Tuesday, November 10, 2009

Buying a Field Guide

I recently went looking for a tree identification field guide that covers all North America, it took me so long to decide that my poor husband became quite aggravated and retired grumpily to the comic book section and read an entire comic. This is a grave state of affairs so for the sake of all supportive spouses out there, here is my Top 10 list of things to look for in a field guide. 

  1. Size : It's not a reference manual, it's a field guide. I like to be able to slip it in into my back pocket or easily conceal it in my purse. (You would be surprised what else I keep handy.)
  2. Drawings vs Pictures: I prefer drawings since they better represent the essence of the species instead of individual characteristics. It is also possible to draw important identification details that are not always visible in a picture.
  3. Range Maps: Super important, especially if the guide covers a large area (e.g. North America). I prefer them to be on the same page instead of at the back. Who likes additional page flipping anyway?
  4. Common and Latin Names: A good field guide should have both and that's that. 
  5. A good written description: The description should include specific characteristics such as size, gender distinction, age distinctions, habitat preference, etc.. I also enjoy the additional knowledge of whether the species is edible (mostly for plants) or venomous .
  6. Built in Ruler: Size sometimes determines the species, nothing better that having a handy ruler you can't loose. (Less important for bird identification since it's mostly done at a distance.)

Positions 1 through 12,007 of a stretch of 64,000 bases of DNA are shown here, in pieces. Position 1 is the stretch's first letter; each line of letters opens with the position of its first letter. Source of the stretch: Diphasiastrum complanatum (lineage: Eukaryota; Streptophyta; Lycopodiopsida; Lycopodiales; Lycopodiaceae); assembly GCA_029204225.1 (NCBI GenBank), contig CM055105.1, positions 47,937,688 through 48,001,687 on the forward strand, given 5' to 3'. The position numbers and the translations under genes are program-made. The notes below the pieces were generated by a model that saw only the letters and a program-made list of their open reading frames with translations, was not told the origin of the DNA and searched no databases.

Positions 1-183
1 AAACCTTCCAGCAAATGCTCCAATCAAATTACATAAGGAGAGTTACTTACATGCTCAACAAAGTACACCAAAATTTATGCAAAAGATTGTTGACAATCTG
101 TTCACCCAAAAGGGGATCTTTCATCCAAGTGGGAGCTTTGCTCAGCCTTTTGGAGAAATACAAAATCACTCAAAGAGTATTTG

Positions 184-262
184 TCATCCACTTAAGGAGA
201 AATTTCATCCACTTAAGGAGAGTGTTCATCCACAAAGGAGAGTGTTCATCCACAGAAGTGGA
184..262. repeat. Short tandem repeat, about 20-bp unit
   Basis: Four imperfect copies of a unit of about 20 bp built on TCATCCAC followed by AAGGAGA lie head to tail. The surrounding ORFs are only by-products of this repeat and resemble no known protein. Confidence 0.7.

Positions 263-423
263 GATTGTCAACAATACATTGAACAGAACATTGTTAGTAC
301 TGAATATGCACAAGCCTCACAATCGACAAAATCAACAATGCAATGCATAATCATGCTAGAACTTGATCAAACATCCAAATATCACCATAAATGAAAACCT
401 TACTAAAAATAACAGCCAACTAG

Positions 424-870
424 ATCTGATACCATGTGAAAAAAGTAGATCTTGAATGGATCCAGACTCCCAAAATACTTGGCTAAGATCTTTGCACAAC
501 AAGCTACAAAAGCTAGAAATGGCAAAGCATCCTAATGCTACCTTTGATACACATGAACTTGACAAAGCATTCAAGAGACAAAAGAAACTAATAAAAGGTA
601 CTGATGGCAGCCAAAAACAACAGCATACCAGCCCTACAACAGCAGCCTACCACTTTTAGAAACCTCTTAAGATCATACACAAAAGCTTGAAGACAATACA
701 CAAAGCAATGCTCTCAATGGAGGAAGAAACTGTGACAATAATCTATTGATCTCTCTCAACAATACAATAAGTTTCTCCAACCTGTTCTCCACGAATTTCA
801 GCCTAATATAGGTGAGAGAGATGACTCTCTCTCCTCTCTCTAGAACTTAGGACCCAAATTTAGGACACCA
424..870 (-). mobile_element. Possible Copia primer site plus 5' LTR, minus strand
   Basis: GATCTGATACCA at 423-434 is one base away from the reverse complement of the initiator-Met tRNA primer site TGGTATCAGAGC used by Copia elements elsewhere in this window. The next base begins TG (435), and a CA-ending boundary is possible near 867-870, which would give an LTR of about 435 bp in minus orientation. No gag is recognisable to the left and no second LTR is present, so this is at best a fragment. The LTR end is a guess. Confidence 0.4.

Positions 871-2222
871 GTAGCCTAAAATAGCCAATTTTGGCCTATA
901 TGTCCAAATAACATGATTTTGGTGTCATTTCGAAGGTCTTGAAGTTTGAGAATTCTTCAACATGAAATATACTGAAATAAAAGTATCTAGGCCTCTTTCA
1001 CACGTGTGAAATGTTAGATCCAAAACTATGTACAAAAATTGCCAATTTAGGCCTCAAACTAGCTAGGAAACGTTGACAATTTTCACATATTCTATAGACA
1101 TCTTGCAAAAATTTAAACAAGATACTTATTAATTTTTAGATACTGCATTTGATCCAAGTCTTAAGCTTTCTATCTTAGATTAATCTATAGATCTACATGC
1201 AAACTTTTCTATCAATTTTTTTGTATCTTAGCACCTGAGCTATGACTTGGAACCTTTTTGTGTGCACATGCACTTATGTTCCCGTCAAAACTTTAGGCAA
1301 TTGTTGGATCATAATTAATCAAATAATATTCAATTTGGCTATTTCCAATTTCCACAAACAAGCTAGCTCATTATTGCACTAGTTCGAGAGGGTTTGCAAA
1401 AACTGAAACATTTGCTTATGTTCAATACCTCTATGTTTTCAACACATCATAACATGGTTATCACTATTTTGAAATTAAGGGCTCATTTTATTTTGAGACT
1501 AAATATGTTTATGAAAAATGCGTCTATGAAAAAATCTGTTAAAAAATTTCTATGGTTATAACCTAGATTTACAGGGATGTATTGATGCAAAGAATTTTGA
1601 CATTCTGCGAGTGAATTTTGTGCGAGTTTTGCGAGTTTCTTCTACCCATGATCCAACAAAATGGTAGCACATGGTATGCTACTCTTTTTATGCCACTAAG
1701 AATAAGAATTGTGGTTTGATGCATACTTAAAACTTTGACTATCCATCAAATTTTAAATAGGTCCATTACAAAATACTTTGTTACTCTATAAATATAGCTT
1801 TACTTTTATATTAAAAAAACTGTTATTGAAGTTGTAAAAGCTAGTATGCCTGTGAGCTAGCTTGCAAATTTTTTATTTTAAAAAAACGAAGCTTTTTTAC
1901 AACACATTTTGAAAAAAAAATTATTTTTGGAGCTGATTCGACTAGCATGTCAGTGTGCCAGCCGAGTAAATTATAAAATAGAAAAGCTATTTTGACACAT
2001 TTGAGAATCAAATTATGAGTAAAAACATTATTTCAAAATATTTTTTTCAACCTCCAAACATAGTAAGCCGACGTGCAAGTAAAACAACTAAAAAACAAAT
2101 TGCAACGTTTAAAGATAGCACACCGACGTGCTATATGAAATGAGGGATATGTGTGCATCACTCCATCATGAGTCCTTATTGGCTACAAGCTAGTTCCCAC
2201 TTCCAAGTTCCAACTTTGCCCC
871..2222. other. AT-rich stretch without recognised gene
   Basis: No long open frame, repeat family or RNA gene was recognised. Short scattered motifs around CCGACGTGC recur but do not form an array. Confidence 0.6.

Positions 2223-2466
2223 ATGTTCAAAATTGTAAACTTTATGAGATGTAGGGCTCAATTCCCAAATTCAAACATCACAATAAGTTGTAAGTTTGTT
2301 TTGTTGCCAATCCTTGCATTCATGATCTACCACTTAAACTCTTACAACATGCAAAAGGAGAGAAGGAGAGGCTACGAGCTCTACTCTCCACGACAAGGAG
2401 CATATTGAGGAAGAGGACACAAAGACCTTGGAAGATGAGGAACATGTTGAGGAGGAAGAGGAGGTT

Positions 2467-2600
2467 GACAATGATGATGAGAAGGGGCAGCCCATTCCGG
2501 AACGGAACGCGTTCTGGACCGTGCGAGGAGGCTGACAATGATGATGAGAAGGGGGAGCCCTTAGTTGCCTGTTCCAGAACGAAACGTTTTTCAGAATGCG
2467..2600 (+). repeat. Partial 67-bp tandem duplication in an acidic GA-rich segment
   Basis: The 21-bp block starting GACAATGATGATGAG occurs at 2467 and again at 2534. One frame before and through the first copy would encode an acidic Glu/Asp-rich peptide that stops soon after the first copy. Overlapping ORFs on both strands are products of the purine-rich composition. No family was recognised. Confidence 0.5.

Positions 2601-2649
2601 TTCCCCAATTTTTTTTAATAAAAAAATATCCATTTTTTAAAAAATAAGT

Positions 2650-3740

7. Identification Markers: Arrows on the illustration pinpointing specific things to look for (e.g. distinctive markings or coloration).
  8. Glossary: (or informative introduction to the field) Sometimes scientific words make no sense.
  9. Index: Preferably with both latin and common names.
  10. Intuitive Organization: The species must be organized in a way that makes it easy for you to find what your looking for. It depends on the depth of your knowledge on the subject and there are a wide range of options out there ( e.g. by colour, by approximate size, by habitat, taxonomically, etc.).
 It's not always possible to find the perfect guide for all topics, sometimes the choice is quite limited. But when the options seem endless, knowing your preferences helps narrow down your search.

Here are three of my favorite field guides :

Peterson First Guide to Wildflowers of Northeastern and North-central North America (The Peterson Field Guide Series)

:) Gorgeous Drawings                                  :( No latin names
:) Identification Markers                               :( No ruler
:) Perfect size                                               :( No range maps                       

Trees of North America: A Guide to Field Identification, Revised and Updated (Golden Field Guide from St. Martin's Press)

:) 9/10                                                         :( No identification markers

National Geographic Field Guide to the Birds of North America, Fifth Edition

:) Depiction of adult                       :( No identification markers
(male and female) and juvenile plumage                                       
:) Range maps                               :( Knowledge of bird taxonomy required for navigation

During my technical degree we were basically brainwashed into swearing by Peterson field guides, now I find that other publications meet my needs better. I'd love to know what you're favorite field guide is why. Do you swear loyalty to a particular publisher? Is your top ten similar to mine? Let me know!

Take care!


  1. Have you seen the new Sibley Guide to Trees? It's gorgeous!

  2. I haven't actually, I'm going to have to check it out. Thanks!


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